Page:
Aggression is used as a term in referring to any attacking behaviour that is directed against oneself, other individuals (mostly) or at objects. These can be expressed as verbal or physical attacks against persons or objects. Aggression in its extreme form is defined as violence. Aggressive behaviour is innate in both animals and humans. It is believed that aggression is or was helpful in the competition for resources such as food, in the defence of territories or in hierarchies, and in the competition for a sexual partner.
Emotions in research
Triggering of aggressive behaviour occurs through specific emotions. These are complex mental or psychosomatic processes through which procreation and physical and mental homeostasis are probably preserved. They occur in both humans and in many animal species. Experts dispute the precise definition. According to neurobiologist David Anderson from the California Institute of Technology, emotions are but “kinds of internal brain states with certain general characteristics that are independent of subjective or conscious experience”. Yet how can those cells responsible for certain emotions be identified?
In their study, the group led by David Anderson observed the behaviour of test animals and ascertained the underlying emotions. For example, the behavioural actions “freezing” or “flight” express the emotional state “fear”. Forms of behaviour which indicate “anger” take in variable forms of aggression. Scientists provide evidence for the neurons responsible for emotions by way of gene-based techniques (eg. optogenetics). In this instance, genetically labelled nerve cells are activated using light in order to initiate specific events.
Male-specific cells increase aggressiveness
Using this technique, the Californian scientists discovered already two years ago [Paywall] gender brain cells in male Drosophila melanogaster which increased the aggressive behaviour of the animals. When these neurons were activated, the aggressiveness increased. If on the other hand they were blocked, the aggressive behaviour diminished. Courtship behaviour was not affected. “The gender specific cells that we have found exert their effect in the form of fighting behaviour by releasing a specific neuropeptide or hormone that in mammals – mice and rats included – produces aggression as a result”, says David Anderson. This result correlates with other studies which were also able to demonstrate an increased concentration of the hormone tachykinin in humans with personality disorders.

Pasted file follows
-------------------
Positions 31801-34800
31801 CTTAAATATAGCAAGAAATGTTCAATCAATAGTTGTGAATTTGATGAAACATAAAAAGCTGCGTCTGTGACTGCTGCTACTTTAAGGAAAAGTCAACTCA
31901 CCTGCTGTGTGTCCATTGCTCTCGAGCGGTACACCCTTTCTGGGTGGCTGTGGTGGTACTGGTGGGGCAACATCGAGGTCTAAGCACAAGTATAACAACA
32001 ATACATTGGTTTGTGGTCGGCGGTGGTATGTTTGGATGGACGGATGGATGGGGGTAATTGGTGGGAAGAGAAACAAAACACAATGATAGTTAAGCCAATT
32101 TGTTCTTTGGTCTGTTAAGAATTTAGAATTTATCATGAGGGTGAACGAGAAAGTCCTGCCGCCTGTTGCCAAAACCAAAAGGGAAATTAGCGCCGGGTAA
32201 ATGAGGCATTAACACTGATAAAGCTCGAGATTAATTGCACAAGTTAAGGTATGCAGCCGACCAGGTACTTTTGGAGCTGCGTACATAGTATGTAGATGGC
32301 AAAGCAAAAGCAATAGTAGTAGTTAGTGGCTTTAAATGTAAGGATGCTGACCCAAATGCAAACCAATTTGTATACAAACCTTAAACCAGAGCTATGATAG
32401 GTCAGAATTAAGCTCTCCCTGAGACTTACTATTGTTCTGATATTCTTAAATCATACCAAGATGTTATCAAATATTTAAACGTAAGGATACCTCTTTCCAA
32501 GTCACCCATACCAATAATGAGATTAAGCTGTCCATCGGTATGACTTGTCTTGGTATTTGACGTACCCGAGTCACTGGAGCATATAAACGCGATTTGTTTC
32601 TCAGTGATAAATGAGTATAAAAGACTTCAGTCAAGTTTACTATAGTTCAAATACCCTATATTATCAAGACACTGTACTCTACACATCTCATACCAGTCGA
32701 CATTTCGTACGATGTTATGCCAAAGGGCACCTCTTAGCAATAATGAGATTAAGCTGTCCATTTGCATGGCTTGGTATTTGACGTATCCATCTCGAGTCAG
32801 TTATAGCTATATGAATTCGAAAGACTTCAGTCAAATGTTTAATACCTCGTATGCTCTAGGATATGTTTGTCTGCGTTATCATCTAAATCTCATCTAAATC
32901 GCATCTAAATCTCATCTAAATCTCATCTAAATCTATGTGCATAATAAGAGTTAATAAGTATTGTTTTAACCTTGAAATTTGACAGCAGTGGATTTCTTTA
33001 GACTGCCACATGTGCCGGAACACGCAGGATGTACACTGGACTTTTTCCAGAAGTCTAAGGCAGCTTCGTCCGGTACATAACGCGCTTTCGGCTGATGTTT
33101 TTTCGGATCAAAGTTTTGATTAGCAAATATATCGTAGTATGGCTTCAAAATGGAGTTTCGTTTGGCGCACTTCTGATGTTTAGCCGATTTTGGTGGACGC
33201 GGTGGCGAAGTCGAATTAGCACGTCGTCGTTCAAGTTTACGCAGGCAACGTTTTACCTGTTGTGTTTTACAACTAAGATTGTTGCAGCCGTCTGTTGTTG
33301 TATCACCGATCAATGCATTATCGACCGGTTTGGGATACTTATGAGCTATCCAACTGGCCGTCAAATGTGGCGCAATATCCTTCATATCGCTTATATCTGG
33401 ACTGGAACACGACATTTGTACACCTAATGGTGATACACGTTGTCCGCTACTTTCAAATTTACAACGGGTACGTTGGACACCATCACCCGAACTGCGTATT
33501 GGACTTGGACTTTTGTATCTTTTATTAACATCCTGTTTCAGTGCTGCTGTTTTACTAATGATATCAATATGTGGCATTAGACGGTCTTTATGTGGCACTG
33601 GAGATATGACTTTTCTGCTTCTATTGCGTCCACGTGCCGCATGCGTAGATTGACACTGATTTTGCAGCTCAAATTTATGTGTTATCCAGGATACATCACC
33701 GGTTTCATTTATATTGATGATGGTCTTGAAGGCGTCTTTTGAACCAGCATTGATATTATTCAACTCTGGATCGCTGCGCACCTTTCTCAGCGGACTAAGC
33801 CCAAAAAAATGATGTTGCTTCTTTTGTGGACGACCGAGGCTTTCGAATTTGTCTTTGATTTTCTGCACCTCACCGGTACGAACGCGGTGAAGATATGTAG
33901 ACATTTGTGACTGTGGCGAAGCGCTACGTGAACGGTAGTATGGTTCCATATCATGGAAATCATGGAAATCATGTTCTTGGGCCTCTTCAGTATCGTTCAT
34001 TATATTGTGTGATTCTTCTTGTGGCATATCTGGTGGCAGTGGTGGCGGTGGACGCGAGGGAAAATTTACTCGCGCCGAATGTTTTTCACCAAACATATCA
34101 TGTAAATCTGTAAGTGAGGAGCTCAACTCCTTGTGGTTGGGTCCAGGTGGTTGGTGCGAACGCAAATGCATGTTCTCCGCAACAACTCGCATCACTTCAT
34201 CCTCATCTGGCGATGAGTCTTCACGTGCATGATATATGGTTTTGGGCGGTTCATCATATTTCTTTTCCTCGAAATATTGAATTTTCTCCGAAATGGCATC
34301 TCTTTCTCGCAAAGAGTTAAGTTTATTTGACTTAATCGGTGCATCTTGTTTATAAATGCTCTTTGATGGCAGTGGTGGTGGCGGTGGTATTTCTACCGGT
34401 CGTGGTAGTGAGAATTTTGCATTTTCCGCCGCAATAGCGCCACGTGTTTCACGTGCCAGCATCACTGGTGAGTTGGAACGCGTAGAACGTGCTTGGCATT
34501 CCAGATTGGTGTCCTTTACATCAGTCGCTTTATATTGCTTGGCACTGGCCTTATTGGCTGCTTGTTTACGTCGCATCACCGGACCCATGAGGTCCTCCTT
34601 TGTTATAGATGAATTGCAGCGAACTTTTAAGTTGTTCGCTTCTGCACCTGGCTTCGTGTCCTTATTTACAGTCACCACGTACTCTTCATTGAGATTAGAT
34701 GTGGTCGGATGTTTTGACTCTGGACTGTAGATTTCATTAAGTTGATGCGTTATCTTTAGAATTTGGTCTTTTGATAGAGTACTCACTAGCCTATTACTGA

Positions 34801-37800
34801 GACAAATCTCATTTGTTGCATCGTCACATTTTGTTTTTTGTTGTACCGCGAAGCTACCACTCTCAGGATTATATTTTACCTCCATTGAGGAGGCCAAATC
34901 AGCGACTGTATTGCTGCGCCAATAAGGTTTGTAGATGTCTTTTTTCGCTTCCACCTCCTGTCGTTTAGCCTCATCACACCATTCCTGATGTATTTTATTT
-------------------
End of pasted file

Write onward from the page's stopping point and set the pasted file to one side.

“Aggression” and “pairing neurons”
Looking at male mice the group led by David Anderson [Paywall] found some 2,000 neurons which affected the aggressiveness of the animals. These were found in the ventromedial hypothalamus – a region that was actually associated with reproductive behaviour. These “aggression neurons” were mixed in with the nerve cells responsible for mating. About 20 percent of these neurons controlled both of these behaviours, aggression and sexual intercourse. The scientists have shown this [Paywall] by stimulating the neurons in male mice opto-genetically. While at a lower light intensity behaviours such as sniffing or mounting other animals increased, at a higher stimulation intensity the animals were stimulated to go on the attack – regardless in both cases whether the other individual was a male or female. Since the hypothalamus of the human brain is structurally similar to that of mice, the results should be transferable to human models, according to David Anderson.
Looking at male Drosophila melanogaster the David Anderson group found eight to ten so-called P1 neurons per hemisphere. These occur only in male flies and connect pheromonal and visual stimuli, thereby promoting the courtship behaviour of the animals. One small subunit is able not only to affect courtship behaviour, but also aggressiveness. Opto-genetic experiments showed that the animals behaved increasingly aggressively at a lower light intensity. The flies made threat gestures, for example, using their wings, or boxed one another. At a higher intensity, the scientists observed that the animals stretched their wings and thus vibrated – the courtship song of fruit flies. The results were published in the open-access journal eLife.
From the fly to man
“We are studying these problems, since these are fundamental for understanding how the brain works. However, it does not escape our attention that violence is an omnipresent public health problem. In my view, we need to understand the brain circuitry responsible for the emergence of aggression, if we are ever to understand abnormal forms of aggression such as sexual violence”, says David Anderson. This is because, according to the scientist’s beliefs, “incorrectly connected” neurons in humans could potentially trigger violent behaviour.
But why are both neuronal populations ever so close together? Reason for this might be that aggressive behaviour among men secured food, territories and sexual partners. Therefore, those nerve cells responsible for sexual behaviour might have caused the development of “aggression neurons”, which would explain their spatial proximity. In addition, both neuronal populations reinforce each other. After all, animals with sexual experience would likely be more aggressive than those without sexual experience.